Review: The Bengson’s Hundred Days At The State Theater

by James O’Barr

Amy Shepherd, Denim Protégé, and the band: Sugar and the Spitfires

The premise of The Bengson’s Hundred Days, Harlequin Productions’ terrific cabaret-style musical memoir beginning a three-week run at the State Theatre on May 5, is that the love of your life has just a hundred days to live. Hard enough when love is old, but if it’s new? That’s the bad dream that came to life for Abigail Neely when she met, moved in with, and three weeks later married Shaun Bengson. Both were talented young folk-punk musicians, singer-songwriters trying to make it in New York City in the early 20-teens; and once Abigail’s bad dream, though grounded in traumatic family circumstances, proved to be just that, The Bengsons (as they were now known) got the help of friend and neighbor Sarah Gancher, prolific playwright and winner of many awards and honors, to co-create “Hundred Days,” a slightly fictionalized performance piece starring The Bengsons as Abigail and Shaun. Pandemic-permitting, they’ve played the country to rave reviews, and are currently planning a sequel.

When you walk into the house of the State Theater to take your seats for “Hundred Days” (which I encourage you to do at your earliest convenience, or sooner), you’ll see a thrust stage set for musicians, with instruments and mikes strewn about. Directly in front of the stage are several small tables and chairs, and at the back of the house, behind the last row of seats, is a bar, with bartender on hand. No question, you’re meant to imagine you’re in a club or a bar or cabaret, to this reviewer’s mind a slightly seedy one. Pretty soon the musicians wander onto the stage, most of them familiar to regular attenders of Harlequin shows, and to those who know Amy Shephard’s band, Sugar and the Spitfires: Brent Pendleton on keyboards, Andy Garness on drums, Dave Broyles on guitar, and Rick Jarvela on bass. Also from Sugar and the Spitfires, there’s Jen Grady on cello, Heather Matthews on accordion, and vocalist Amy Shephard. And that tall drink of water with the guitar is Denim Protégé, of Denim and the Deep Pockets. They start warming up, and pretty soon there’s something really cooking — on opening night a powerhouse solo by Heather Matthews. Gradually, Amy Shepherd and Denim Protégé let you know that they’re going to be The Bengsons, Abigail and Shaun, for the next 80 minutes, and suddenly they are. With the confessional, often poetic, sometimes dark, ironic, and funny storytelling, and the stylistically diverse alt-folk-rock songs composed by The Bengsons lighting the way, the audience — many oldsters opening night, and a young girl sitting next to her mom across the way from us — was spellbound and with them every step of the way.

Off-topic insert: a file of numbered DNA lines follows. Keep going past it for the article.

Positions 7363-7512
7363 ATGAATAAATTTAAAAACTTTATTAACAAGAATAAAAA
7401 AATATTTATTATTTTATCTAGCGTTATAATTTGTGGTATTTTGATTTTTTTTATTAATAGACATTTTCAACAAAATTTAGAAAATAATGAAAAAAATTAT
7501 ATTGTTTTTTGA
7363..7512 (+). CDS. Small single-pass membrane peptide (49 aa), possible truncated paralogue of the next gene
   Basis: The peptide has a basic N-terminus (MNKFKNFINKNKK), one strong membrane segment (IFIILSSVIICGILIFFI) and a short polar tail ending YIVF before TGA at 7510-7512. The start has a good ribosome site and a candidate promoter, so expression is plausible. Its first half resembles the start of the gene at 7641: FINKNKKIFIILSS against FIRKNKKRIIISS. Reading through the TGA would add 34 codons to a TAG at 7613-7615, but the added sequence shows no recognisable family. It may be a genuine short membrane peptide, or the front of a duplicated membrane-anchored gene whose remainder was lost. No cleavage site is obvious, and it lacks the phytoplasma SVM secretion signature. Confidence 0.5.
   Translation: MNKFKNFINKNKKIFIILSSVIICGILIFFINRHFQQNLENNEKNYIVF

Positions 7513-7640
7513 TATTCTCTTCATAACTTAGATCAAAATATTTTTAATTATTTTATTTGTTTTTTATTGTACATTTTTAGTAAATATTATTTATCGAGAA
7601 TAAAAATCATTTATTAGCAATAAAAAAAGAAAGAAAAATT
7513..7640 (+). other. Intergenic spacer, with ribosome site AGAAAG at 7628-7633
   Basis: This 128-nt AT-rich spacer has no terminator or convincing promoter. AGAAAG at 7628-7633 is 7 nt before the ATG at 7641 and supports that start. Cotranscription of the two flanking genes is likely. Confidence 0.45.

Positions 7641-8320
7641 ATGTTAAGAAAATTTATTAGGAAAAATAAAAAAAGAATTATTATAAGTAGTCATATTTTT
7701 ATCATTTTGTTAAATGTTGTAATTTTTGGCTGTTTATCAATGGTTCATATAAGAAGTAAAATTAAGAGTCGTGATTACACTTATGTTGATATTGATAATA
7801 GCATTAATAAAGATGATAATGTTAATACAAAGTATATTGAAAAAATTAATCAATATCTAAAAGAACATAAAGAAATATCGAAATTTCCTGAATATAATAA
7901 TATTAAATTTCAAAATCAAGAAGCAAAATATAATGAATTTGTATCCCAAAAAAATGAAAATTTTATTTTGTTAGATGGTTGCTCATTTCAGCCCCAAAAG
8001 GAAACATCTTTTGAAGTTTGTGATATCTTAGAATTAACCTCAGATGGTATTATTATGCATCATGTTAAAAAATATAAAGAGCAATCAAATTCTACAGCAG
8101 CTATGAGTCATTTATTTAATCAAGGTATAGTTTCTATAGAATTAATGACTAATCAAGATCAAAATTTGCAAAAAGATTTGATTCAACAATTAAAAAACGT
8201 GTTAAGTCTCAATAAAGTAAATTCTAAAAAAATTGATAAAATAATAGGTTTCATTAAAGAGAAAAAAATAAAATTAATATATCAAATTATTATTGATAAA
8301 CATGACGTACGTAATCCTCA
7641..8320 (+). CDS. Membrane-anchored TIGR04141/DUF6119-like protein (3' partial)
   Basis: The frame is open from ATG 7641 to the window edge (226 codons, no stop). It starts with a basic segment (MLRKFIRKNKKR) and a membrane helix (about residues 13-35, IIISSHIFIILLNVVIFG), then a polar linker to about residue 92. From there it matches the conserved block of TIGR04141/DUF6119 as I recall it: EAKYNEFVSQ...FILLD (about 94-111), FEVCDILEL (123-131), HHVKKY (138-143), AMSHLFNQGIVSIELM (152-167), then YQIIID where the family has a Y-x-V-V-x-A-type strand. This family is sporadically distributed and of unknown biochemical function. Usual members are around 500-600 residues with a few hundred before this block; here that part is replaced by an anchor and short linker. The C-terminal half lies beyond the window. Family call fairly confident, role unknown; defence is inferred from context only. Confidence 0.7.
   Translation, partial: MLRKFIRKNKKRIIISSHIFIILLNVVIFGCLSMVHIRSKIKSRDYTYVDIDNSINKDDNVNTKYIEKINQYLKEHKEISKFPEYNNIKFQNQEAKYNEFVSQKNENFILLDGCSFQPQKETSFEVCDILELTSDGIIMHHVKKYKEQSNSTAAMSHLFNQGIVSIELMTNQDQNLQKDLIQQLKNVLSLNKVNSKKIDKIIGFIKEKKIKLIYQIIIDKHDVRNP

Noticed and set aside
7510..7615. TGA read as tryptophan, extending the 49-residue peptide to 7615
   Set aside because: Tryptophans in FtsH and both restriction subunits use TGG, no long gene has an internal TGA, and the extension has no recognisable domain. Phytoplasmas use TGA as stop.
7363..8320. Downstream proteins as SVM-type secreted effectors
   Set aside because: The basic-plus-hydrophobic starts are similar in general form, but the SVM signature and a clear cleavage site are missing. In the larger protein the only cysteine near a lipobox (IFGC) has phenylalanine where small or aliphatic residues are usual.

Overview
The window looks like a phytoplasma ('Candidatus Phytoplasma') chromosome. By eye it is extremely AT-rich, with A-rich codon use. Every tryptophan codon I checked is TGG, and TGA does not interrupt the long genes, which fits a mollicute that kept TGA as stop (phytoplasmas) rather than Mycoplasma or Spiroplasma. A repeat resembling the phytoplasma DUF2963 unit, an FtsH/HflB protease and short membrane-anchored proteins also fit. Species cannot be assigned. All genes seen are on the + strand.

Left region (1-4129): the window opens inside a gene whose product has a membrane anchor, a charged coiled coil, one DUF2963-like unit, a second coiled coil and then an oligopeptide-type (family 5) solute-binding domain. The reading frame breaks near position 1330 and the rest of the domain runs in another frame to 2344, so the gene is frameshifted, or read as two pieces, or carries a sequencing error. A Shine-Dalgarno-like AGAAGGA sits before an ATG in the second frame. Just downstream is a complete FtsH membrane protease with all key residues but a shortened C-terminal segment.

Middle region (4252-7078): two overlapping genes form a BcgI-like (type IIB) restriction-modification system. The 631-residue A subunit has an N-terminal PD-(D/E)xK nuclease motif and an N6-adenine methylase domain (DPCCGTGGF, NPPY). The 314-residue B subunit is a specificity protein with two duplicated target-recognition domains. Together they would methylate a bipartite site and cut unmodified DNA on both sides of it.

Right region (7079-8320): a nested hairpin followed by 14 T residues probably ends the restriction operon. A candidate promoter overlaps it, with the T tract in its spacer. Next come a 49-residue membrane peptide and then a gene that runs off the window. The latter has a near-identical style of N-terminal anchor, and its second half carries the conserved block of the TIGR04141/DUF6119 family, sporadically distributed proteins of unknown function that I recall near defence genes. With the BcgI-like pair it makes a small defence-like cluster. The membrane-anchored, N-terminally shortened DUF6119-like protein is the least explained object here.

Amy Shepherd, Denim Protégé, the band: Sugar and the Spitfires, and Heather Matthews on accordion

Credit for this no doubt starts with director Aaron Lamb and his work with his actors and with all the usual Harlequin design and production suspects, especially Olivia Burlingame for lighting design and John Serembe for the gorgeous upstage projections. But it was the actors/musicians—Amy Shephard, with her confident presence and the intense fire and big voice she brought to Abigail, and Denim Protégé, with his sweet tenor and complementary cool and contained Shaun, and the band, functioning as a kind of musical and vocal chorus to the two leads—who so powerfully and convincingly brought The Bengsons to life on the State Theater stage.  As noted above, Hundred Days won’t be there long, so, don’t worry, be happy, get tickets.

Photos courtesy of Harlequin Productions

The Bengson’s Hundred Days

7:30 p.m. May 11 (Pay what you choose), May 12, May 13 (Pay what you choose)
2:00 p.m. May 14
7:30 p.m. May 18, May 19 (Pay what you choose), May 20
2:00 p.m. May 21, May 24 (Pay what you choose)
7:30 p.m. May 25, May 26, May 27 (Closing Night)

Harlequin Productions, State Theatre, 202 4th Avenue East, Olympia

$33 – $50, Pay what you choose 5/11, 5/13, 5/19, 5/24

(360) 786-0151

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